UPDATED, Oct. 8, 2010 — Alfredo Felipe Fuentes was released from prison in October 2010 under a deal struck by Spain, the Catholic Church and the Castro dictatorship.
In April 2003, Cuban independent journalist Alfredo Felipe Fuentes was convicted of “acts against the independence and integrity of the state,” for sending news reports to Miami-based Radio Martí, and sentenced to 26 years in prison. It was one of the harshest punishments handed down to a member of the Group of 75 journalists, democracy activists and other dissidents arrested the previous month.
All of those convicted were sent to prison on trumped-up charges, but why did Felipe, a former sportswriter for the state-run media, receive such a lengthy sentence.
There are several possible answers:
— Felipe was an organizer of the Varela Project, "a constitutionally-based civic initiative that collected signatures on a petition calling for a referendum on democratic reforms and respect for basic freedoms." One of the items seized from Felipe's home when he was arrested was a poster of Osvaldo Payá Sardiñas, the founder of the Varela Project. (Payá, who was not arrested, last week proposed a new, democratic constitution for Cuba.)
— As a member of the Manuel Márquez Sterling Association, Felipe trained other independent journalists, according to Reporters Without Borders.
— Felipe was a multi-tasking dissident. In addition to his work as a journalist and for the Varela Project, Fuentes was a member of the illegal trade union, United Council of Cuban Workers.
In 2005, Felipe's wife, Loida Valdes, was one of five women selected to represent the Ladies in White as the group received the Sakharov Prize for Freedom of Thought from the European Union.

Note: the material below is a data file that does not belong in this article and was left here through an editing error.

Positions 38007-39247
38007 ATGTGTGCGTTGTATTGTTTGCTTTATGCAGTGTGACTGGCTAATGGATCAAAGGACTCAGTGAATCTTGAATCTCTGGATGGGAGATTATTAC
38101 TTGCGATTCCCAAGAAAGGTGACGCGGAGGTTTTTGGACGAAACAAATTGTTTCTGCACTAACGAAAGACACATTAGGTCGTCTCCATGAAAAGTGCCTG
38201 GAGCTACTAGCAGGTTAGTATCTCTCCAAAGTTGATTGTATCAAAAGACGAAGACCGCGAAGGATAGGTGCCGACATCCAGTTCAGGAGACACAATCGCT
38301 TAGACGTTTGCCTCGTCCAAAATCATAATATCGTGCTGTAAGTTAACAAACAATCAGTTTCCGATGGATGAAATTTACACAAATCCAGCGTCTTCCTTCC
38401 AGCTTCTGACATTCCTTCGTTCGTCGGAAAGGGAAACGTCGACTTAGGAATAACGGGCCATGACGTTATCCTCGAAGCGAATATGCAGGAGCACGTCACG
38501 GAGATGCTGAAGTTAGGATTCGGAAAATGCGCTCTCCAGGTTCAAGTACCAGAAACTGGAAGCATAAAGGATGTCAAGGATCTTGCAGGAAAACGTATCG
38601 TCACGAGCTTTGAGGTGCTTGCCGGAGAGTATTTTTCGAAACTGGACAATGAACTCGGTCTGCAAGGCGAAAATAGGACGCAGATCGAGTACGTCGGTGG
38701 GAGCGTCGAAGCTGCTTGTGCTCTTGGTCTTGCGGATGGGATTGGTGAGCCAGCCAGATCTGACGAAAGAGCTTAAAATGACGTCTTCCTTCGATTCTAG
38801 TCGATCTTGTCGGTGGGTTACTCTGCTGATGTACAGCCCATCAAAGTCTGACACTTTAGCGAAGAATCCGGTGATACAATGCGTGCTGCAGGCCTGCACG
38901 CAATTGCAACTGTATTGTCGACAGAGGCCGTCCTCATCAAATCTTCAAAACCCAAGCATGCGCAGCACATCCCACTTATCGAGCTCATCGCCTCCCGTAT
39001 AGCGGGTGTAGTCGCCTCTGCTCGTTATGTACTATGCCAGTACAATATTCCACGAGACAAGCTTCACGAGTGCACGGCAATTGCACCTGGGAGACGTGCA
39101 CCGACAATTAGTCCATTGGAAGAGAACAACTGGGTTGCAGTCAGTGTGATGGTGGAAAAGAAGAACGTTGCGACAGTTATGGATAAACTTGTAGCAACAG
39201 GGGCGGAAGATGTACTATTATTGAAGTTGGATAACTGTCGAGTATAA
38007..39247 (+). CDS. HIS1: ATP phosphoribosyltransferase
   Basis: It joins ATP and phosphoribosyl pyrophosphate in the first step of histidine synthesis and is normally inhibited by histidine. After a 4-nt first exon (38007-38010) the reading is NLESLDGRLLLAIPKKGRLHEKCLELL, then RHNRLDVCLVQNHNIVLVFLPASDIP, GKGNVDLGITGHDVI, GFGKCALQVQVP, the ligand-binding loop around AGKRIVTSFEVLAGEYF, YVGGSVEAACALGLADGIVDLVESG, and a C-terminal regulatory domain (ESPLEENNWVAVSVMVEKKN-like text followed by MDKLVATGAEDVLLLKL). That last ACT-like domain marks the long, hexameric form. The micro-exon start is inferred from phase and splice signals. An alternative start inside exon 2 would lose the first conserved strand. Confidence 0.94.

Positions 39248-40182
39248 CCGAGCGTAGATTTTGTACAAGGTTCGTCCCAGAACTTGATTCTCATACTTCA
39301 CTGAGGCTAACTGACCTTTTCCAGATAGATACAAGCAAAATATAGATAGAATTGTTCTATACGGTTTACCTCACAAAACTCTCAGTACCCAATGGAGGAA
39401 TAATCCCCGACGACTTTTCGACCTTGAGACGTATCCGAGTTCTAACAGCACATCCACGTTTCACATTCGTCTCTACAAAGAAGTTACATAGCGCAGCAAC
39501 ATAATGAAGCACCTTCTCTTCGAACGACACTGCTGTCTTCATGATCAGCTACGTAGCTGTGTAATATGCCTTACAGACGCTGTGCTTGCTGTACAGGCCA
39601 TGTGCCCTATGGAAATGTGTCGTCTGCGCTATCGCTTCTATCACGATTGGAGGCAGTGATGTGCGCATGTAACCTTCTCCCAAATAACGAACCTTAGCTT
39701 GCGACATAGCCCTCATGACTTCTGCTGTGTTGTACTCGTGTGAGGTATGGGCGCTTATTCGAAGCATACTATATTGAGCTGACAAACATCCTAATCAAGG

The Cuban government did not allow the women to attend.
For more about Felipe, who turns 57 on May 26, visit Payolibre.
For more on Uncommon Sense's March 18 Project, including profiles of other independent journalists, in and out of prison, read here.
To see pictures of most of the imprisoned journalists, go here.
WHAT CAN YOU DO TO HELP?
Reporters Without Borders has an ongoing petition drive asking Fidel Castro to release independent journalists in prison. You can sign the petition here. (A technical note: Reporters Without Borders is based in Paris, so the confirmation e-mail you will receive after signing the petition will be in French. Just in case you don't read French, the confirmation e-mail asks you click on the link to complete the petition signature process. Castro won't receive your message until you click on the link.)
For more on the Cuban dissidents, see the Cuban American National Foundation's Web site.
Perhaps the most important thing you can do is find and read the work of Cuba’s independent journalists. A place to find their articles, in Spanish, English and French, is CubaNet.
And yes, this is the same Cuba that on May 10, 2006, was elected to a seat on the United Nations Human Rights Council.